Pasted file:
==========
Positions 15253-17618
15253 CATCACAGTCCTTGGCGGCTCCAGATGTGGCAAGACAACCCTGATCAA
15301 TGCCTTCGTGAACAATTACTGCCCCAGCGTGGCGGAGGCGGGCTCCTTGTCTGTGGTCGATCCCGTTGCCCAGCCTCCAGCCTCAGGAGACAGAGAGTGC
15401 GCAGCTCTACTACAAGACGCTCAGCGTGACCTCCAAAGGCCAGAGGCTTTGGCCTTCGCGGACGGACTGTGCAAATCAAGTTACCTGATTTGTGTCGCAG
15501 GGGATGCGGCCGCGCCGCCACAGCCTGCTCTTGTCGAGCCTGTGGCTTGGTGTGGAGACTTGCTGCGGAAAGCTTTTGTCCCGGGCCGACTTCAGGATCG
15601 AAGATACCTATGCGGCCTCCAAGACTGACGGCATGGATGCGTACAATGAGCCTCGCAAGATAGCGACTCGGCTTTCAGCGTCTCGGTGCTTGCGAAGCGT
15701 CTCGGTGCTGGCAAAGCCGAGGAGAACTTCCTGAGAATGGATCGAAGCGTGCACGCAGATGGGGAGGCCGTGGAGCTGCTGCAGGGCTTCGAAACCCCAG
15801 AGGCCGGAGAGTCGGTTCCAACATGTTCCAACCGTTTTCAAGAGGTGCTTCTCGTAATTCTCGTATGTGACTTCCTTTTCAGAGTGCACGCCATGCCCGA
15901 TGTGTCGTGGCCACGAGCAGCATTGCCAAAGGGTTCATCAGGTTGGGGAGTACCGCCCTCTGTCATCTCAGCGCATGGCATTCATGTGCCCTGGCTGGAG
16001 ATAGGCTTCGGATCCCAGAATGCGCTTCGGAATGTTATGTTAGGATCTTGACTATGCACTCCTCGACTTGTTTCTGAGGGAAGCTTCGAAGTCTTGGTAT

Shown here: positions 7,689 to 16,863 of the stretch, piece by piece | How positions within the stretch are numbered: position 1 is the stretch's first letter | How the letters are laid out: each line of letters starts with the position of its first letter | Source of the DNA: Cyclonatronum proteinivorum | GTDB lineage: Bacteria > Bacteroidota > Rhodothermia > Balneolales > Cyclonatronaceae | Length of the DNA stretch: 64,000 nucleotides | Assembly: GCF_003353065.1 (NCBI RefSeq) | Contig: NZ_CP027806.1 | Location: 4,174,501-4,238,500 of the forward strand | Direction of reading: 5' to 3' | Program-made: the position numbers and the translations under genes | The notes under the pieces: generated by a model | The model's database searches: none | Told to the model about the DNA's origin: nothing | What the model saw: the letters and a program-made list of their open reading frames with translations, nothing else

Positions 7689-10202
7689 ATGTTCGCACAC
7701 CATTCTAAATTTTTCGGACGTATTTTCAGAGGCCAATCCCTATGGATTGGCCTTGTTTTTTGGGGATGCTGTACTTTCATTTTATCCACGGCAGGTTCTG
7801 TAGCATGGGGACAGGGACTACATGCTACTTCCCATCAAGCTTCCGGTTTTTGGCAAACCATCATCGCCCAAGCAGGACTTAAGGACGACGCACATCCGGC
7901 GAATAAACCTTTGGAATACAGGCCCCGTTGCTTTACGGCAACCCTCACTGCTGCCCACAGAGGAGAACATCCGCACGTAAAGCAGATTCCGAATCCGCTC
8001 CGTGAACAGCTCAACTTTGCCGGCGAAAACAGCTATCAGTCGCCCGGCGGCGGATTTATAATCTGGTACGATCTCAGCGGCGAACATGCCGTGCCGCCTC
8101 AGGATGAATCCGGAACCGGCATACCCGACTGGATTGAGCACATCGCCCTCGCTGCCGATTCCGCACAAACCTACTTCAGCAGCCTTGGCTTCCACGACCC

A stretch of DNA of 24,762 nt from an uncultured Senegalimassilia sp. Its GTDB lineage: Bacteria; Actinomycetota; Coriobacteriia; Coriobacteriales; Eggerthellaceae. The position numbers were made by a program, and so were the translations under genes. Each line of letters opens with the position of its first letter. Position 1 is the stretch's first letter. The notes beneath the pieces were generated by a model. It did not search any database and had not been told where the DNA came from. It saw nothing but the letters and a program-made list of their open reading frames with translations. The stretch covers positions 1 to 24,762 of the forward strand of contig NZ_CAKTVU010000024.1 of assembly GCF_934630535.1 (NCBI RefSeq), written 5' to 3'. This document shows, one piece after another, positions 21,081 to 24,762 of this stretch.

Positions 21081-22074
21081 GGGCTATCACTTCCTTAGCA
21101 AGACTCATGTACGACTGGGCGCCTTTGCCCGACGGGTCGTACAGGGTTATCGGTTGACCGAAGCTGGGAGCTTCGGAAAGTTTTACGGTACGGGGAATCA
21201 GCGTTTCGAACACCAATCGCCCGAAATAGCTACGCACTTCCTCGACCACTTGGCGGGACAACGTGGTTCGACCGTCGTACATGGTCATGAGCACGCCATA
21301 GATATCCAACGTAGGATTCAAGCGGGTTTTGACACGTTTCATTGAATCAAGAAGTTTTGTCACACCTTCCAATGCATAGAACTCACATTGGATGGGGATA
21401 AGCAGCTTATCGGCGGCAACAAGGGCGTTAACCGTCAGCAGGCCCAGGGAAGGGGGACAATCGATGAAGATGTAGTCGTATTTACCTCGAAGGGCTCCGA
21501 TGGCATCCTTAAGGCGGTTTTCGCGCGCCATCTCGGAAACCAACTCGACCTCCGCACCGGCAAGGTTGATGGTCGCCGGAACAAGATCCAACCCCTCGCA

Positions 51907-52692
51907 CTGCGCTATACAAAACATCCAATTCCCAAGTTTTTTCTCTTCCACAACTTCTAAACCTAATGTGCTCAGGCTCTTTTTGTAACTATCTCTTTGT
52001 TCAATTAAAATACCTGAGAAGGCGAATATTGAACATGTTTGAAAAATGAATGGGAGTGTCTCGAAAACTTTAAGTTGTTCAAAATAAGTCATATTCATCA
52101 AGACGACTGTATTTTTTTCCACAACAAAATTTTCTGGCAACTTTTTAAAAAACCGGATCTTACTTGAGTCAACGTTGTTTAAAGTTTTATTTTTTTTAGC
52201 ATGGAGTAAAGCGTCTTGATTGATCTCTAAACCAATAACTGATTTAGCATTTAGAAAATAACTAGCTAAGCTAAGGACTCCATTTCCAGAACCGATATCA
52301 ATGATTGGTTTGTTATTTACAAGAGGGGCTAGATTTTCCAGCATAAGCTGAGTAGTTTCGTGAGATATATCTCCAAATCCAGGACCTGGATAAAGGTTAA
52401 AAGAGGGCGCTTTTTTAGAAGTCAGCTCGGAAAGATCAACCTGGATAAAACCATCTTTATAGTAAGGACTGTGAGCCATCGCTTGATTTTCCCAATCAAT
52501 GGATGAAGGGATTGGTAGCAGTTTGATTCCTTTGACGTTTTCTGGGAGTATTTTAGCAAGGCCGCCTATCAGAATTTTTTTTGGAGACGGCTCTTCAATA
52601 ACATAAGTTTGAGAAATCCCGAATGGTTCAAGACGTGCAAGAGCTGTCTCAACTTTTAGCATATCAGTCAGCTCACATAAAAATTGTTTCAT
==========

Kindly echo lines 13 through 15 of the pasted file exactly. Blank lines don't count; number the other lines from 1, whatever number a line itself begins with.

7689 ATGTTCGCACAC
7701 CATTCTAAATTTTTCGGACGTATTTTCAGAGGCCAATCCCTATGGATTGGCCTTGTTTTTTGGGGATGCTGTACTTTCATTTTATCCACGGCAGGTTCTG
7801 TAGCATGGGGACAGGGACTACATGCTACTTCCCATCAAGCTTCCGGTTTTTGGCAAACCATCATCGCCCAAGCAGGACTTAAGGACGACGCACATCCGGC